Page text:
The symbolism of the monarch’s presence at Thatcher’s funeral indicates how Labour remains outside of, or marginal to, the British establishment.
And it shows that although Thatcher was in some ways hostile to sections of the establishment, in terms of the core elements, Thatcher is seen as a true embodiment of the British state.
You can’t imagine any Labour figure ever being treated as Thatcher has been by the Conservative newspapers. The British leaders that are honoured in this way are almost always Conservatives, who affirm the core values of the social and political order. In that sense, Thatcher has been gathered back into the establishment.
MT: David Cameron, George Osborne, Michael Gove, Nick Clegg, Ed Miliband, and Ed Balls are just old enough to have a living political memory of the miners’ strike and Thatcher’s high days in 1985-7. (In 1984-7 their ages were between 18-21 for Cameron, the oldest, and 13-16 for Osborne, the youngest). All will have not much memory of the early Thatcher years of strict monetarism, in 1979-82, but strong political memories of the decay and end of Thatcher’s ministry, in 1987-90, when they were all in the formative period of their late teens and early 20s. Can we see how those different phases of Thatcherism shaped them?
AG: They were shaped by the Thatcher government because of both the length of her period in office, and the fundamental nature of the changes that took place. They all experienced those changes as an irreversible watershed.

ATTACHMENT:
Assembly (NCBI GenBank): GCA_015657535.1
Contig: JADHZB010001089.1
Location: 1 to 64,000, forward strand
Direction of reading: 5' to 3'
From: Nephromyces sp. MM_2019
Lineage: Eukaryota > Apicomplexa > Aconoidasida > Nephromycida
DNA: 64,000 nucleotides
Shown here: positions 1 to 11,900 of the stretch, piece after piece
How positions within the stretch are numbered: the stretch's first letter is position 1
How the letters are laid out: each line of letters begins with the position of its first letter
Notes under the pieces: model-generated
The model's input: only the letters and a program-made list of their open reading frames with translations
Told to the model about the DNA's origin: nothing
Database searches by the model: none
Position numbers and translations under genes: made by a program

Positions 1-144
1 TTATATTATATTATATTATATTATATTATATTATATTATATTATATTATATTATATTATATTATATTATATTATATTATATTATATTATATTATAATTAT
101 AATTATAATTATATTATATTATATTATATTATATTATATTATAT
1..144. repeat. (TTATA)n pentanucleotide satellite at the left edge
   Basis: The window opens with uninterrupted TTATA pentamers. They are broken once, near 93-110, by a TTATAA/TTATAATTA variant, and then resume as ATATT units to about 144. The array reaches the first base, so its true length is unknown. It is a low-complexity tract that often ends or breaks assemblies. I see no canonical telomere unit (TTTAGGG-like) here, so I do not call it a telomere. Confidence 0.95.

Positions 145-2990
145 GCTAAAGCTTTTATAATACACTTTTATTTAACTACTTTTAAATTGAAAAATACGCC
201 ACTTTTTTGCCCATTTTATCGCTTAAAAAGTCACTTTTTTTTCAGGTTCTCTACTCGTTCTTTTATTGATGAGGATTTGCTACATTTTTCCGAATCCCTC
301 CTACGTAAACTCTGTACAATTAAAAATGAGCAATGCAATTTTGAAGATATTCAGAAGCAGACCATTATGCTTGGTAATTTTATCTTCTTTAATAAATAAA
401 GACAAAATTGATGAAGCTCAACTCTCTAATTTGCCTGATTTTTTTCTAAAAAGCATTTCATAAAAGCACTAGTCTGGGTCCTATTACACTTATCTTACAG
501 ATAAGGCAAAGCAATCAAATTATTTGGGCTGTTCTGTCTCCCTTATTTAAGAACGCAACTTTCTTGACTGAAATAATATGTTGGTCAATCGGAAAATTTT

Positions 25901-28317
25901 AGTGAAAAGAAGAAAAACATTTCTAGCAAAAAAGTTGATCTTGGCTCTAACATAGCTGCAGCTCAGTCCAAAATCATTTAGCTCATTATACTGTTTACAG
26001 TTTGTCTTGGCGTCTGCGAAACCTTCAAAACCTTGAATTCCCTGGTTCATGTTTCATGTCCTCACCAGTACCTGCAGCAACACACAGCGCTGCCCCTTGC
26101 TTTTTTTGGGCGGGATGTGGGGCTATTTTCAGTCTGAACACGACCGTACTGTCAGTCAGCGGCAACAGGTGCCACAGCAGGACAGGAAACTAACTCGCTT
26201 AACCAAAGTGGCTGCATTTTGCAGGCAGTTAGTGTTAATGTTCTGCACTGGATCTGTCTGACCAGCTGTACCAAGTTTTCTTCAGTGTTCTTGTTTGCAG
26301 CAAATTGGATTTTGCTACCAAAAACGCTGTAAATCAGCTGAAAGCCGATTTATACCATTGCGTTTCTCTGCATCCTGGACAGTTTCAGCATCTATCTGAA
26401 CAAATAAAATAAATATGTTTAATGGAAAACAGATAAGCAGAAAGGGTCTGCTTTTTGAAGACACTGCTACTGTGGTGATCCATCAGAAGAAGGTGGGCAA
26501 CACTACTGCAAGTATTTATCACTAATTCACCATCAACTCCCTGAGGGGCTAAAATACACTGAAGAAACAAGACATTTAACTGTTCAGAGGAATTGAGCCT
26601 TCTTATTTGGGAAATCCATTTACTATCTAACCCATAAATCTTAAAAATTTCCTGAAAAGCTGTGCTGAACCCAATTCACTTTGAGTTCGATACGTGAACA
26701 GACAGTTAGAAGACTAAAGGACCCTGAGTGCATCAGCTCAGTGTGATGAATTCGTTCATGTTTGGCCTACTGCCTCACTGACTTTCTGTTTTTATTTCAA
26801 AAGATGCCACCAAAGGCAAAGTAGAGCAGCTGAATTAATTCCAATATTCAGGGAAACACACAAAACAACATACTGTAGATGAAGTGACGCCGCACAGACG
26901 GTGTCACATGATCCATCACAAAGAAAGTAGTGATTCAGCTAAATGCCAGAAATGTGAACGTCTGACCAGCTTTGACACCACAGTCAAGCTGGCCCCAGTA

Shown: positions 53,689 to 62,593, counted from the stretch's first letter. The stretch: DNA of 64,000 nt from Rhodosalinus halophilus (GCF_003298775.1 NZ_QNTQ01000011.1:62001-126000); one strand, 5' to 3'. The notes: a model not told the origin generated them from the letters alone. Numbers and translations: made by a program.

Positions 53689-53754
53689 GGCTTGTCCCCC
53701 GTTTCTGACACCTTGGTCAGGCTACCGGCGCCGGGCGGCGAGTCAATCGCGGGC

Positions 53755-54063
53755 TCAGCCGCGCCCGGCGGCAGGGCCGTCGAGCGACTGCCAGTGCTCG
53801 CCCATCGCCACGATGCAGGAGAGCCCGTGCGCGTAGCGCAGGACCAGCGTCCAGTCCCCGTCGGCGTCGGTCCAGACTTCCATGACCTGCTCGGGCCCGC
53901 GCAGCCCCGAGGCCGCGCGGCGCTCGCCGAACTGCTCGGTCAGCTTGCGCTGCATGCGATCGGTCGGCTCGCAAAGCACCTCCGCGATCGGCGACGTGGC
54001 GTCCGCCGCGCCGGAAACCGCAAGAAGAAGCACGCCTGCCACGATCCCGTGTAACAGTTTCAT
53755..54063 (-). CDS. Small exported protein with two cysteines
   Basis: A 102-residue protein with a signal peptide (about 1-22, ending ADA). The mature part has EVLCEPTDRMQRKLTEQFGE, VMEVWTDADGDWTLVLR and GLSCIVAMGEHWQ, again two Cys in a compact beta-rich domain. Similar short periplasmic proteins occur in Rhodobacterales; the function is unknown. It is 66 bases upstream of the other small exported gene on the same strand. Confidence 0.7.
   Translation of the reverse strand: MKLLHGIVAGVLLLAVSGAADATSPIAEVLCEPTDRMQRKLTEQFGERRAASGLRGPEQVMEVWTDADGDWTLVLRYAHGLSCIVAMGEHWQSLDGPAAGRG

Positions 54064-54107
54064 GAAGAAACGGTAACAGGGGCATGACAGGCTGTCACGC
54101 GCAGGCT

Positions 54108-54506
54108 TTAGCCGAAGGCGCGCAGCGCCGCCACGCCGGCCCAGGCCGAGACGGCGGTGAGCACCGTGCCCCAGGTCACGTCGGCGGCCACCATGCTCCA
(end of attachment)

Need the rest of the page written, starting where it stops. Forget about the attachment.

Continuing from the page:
For all of them, she came to embody a particular style of leadership (which is very much misrepresented, the misrepresentation being partly her own construction). It’s interesting how that has become a standard and ideal, within the Conservative Party, against which all of her successors have been judged and found wanting.
The myths around Thatcher have now become more important often than the actual facts of her period in office. They’re all in some sense in thrall to Thatcher.
Cameron thought he was breaking away from her when he said “there is such a thing as society”, but at her funeral the Bishop of London argued that she had been misunderstood, and defended her use of the phrase “there is no such thing as society”. Cameron’s attempt to detoxify the Conservative Party, by which he meant moving away from the Thatcher legacy, had some successes, particularly in terms of social policy, but he’s now being forced to move back in a Thatcherite direction in order to keep the support of his own party and of the Thatcherite newspapers.
Today’s political leaders were exposed to the myths created around Thatcher towards the end of her period in office. The manner of her downfall has intensified those myths, with a narrative around “betrayal”.
MT: So today’s Conservative leaders would see her removal from office in terms of “betrayal”, rather than that Thatcher went wrong at the end?
AG: A few Conservatives, like Ken Clarke, say she went wrong, but it’s difficult for people like Cameron and Osborne to openly criticise her. They tend not to.